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May 16

Field Biology Day 4

Today, our field biology class made our first stop at the Charles D. Owen District Park at 8:45 am. We started off by grabbing our nets and searching for whatever we could find in the pond. Since it was rainy, we were not able to find any butterflies. Dr. Basinger caught several fish, including a blue gill. We were able to catch a mosquito fish, crane fly, dragon fly nymph, damsel fly nymph, and a nightcrawler. Dr. Carpenter also caught an amphipod.

Our second stop was at the YMCA Blue Ridge Assembly at 10:20 am. Here, we were able to catch several red spotted newts, which are the only species of newts in North Carolina. We also caught a skimmer dragon fly nymph, a common stone fly nymph, a roach-like stone fly nymph, and a crane fly larvae. Dr. Basinger fished in the pond and caught a large mouth bass.

We then headed back to the lodge for lunch and then to the Western North Carolina Nature Center instead of Curtis Creek because it was raining. At the nature center, there were many different species of animals, including the American black bear, cougars, the red wolf, and the corn snake. We were interested to find out that the red wolf nearly went extinct before being repopulated by the U.S. Fish and Wildlife Service. It was also interesting to note how small the black bear enclosure was. We felt that it should have been larger to accommodate the size of the bears.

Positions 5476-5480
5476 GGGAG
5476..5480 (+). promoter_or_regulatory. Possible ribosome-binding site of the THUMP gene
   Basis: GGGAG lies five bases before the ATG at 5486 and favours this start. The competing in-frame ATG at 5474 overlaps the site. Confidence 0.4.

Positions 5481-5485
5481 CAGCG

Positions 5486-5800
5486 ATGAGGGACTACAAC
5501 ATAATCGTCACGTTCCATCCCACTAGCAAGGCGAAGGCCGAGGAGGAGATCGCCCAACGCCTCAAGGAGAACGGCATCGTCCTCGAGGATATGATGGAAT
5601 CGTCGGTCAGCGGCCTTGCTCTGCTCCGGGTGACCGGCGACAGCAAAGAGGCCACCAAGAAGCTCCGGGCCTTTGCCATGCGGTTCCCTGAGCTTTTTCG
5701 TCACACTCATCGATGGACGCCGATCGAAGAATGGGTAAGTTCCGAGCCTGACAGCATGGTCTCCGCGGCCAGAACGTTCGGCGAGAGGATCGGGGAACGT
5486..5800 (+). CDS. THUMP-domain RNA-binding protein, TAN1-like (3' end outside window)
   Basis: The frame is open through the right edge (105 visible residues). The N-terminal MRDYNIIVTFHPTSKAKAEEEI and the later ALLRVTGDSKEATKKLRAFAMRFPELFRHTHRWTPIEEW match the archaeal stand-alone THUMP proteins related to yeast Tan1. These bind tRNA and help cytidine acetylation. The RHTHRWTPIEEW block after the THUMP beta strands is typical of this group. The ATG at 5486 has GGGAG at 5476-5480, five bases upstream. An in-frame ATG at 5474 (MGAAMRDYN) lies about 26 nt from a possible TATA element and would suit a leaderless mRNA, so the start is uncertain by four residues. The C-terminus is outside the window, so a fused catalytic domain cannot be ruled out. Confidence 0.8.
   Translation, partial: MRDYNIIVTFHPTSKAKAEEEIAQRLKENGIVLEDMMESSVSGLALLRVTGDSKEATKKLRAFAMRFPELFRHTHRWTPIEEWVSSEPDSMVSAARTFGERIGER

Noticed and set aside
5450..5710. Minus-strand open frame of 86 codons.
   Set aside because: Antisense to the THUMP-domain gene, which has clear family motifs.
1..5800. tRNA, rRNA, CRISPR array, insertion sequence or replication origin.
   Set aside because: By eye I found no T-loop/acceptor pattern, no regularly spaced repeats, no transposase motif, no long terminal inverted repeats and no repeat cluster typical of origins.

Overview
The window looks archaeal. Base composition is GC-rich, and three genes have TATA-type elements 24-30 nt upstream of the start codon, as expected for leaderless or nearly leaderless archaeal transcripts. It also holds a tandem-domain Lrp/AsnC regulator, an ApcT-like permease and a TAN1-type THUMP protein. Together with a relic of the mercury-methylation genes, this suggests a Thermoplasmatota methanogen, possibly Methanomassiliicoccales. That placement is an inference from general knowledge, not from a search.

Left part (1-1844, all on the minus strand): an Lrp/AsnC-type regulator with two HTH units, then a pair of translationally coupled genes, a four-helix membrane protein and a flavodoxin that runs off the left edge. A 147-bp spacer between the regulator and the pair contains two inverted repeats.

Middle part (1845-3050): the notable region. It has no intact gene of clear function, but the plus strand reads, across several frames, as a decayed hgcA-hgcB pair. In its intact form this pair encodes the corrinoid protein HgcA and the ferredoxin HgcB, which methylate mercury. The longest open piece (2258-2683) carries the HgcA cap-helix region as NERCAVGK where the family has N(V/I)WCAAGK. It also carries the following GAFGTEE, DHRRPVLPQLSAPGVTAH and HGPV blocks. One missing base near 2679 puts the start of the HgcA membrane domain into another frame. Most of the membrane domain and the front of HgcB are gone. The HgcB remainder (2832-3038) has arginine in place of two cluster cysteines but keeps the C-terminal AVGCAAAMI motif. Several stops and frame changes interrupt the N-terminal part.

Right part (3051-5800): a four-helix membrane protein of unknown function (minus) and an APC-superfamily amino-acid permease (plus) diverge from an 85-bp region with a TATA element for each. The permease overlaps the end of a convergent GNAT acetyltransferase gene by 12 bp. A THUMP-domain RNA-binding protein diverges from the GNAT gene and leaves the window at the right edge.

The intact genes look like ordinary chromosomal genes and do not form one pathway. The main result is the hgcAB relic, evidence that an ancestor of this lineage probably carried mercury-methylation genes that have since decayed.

After having dinner, we returned to the lodge and went walking on the Blue Ridge trail at 8:37 for night observations with our red flashlights. We split into groups of two and one group of three and waited quietly for an hour in the dark to search for nocturnal organisms. Zach and Brittney searched for glowing worms. Dr. Carpenter determined that the worms they caught were Pyromorpha dimidata, which is a type of larval moth. Dr. Carpenter caught an Orfelia fultoni, a type of larval fly. At the end of the day, Dr. Basinger picked out a mountain laurel.
Overall, the journey today was interesting because we caught fish, observed species at the nature center, and observed the mountains at night. Today was filled with several new experiences for everyone. We are looking forward to tomorrow, which will be our last day in the field.

- Brandon and Zach